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Okkervil River performing at KUT's Cactus Cafe. Jeff Heimsath/Courtesy of KUT hide caption

toggle caption Jeff Heimsath/Courtesy of KUT

Live in Concert

Okkervil River Live, 'I Am Very Far'

KUT 90.5

Okkervil River's highly anticipated new album, I Am Very Far, won't be released until May 10. But the band gave a sneak preview of the new music in a performance from KUT's Cactus Cafe.

Adele Hampton/NPR

Tiny Desk

Wu Man

Watch the world's reigning pipa virtuoso play ancient music from her Chinese homeland in the NPR Music offices. When her fingers start to fly, Wu Man can create scenes of cinematic grandeur or serene, moonlit moments.

Adele Hampton/NPR

Tiny Desk

Steve Earle

Earle has lived through the sort of horrors that have launched a million country songs: addiction, affliction, heartbreak, even prison. He wears them in his voice, but what's most appealing about him is the wide-eyed, unmistakable fearlessness with which he goes about his life these days.

Erin Schwartz/NPR

Tiny Desk

Pokey LaFarge

LaFarge writes and performs original, sometimes traditional music steeped in American blues, country and Western swing from the days when 78s ruled the record player. Watch him perform a short set at the NPR Music offices, with the help of his band The South City Three.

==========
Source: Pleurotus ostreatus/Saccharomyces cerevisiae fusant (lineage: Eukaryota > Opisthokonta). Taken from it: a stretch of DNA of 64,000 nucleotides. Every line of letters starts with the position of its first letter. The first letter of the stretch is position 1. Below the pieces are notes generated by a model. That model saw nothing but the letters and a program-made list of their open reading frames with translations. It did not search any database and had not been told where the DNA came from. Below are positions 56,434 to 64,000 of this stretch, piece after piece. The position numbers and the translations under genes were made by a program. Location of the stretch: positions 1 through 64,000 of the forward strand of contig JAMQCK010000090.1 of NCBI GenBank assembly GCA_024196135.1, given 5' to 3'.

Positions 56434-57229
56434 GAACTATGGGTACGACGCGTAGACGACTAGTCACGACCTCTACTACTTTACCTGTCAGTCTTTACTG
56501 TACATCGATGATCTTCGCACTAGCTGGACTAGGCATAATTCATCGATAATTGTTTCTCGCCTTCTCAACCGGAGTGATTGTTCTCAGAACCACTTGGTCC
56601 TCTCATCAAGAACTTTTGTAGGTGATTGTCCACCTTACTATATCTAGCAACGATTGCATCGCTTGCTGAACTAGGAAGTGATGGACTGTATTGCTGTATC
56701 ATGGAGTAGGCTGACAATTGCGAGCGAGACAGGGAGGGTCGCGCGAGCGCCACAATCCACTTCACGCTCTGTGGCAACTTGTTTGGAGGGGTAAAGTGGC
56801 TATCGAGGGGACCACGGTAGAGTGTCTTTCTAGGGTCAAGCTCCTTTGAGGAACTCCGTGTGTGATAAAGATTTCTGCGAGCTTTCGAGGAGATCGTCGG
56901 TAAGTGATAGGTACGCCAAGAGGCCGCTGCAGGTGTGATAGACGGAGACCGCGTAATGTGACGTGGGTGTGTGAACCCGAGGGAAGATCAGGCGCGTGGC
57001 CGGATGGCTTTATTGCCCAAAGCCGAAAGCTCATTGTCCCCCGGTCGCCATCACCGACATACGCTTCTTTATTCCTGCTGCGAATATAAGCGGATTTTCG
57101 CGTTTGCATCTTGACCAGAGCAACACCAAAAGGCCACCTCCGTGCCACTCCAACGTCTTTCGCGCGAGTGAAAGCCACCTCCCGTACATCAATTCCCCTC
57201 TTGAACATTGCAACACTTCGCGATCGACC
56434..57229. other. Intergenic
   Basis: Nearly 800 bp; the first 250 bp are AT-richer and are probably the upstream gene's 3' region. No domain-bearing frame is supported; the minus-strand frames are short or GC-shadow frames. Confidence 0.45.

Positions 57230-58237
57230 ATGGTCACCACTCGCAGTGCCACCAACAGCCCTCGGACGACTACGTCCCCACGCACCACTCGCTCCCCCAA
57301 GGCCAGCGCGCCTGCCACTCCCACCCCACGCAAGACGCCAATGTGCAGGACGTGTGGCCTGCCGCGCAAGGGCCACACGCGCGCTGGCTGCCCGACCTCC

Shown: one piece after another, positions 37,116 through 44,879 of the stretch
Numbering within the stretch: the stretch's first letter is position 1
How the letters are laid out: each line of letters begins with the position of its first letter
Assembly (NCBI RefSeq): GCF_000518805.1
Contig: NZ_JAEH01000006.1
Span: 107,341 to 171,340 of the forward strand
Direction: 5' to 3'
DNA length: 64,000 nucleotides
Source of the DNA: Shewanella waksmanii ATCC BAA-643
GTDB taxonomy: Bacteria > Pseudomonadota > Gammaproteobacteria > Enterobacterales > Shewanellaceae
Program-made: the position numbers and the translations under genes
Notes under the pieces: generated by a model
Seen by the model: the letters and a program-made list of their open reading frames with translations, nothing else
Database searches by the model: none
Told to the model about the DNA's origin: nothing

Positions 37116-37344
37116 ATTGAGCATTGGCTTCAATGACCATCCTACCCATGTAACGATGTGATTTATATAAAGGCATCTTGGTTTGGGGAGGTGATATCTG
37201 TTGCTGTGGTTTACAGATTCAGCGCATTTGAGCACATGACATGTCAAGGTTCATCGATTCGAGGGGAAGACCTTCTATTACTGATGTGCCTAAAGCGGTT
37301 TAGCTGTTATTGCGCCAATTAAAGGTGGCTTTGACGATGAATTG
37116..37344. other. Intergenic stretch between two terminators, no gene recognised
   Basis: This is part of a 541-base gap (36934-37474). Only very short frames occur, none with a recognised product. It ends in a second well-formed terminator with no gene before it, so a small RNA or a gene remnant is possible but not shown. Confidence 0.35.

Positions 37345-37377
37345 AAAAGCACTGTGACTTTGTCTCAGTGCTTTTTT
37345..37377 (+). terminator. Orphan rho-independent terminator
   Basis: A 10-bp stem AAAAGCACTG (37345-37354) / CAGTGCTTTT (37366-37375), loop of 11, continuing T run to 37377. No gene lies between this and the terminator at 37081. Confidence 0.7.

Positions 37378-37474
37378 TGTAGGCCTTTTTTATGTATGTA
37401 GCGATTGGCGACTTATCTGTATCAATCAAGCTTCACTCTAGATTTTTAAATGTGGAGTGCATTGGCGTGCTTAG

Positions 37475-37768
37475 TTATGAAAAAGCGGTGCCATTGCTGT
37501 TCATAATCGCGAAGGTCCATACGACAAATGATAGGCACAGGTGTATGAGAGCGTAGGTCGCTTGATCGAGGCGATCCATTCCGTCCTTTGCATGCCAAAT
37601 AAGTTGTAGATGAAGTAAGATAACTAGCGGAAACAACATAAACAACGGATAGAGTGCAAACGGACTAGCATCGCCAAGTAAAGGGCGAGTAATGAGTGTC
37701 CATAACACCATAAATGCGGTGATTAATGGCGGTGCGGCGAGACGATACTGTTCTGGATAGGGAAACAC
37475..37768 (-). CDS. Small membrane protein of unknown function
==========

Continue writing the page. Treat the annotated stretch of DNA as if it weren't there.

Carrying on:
The Austin-based duo Zorch, as surf and turf. Laurel Barickman, RecSpec/Courtesy of the artist hide caption

toggle caption Laurel Barickman, RecSpec/Courtesy of the artist

All Songs Considered

Zorch, Lesbian Seagulls And Reptiles That Secretly Rule The World

The question on everyone's mind: Is All Songs Considered producer Robin Hilton really a lizard disguised as a human? And is he part of a magnificent reptilian race that's secretly controlling our lives? The band Zorch ponders this and more on its new song, "Lesbian Seagulls."

Erin Schwartz/NPR

Tiny Desk

Mount Kimbie

In the few years that Mount Kimbie has been creating music, the London-based dubstep duo has crossed over to find fans in the U.S. Venturing into the pair's groundbreaking yet accessible soundscapes in this first-ever electronic Tiny Desk Concert, it's easy to see why.

Courtesy of the artist

All Songs Considered

First Watch: John Vanderslice, 'Overcoat'

See why Vanderslice calls the recording sessions for his latest album, White Wilderness, "total anarchy." The entire record was captured live in two days, with help from a collective of classically trained musicians called the Magik*Magik Orchestra.

Erin Schwartz/NPR

Tiny Desk

Otis Taylor

Banjo-playing bluesman Otis Taylor plays trance-inducing music that's often built around a single chord — an approach that allows his songs to go on for as long as 10 or even 15 minutes. Watch Taylor perform his songs.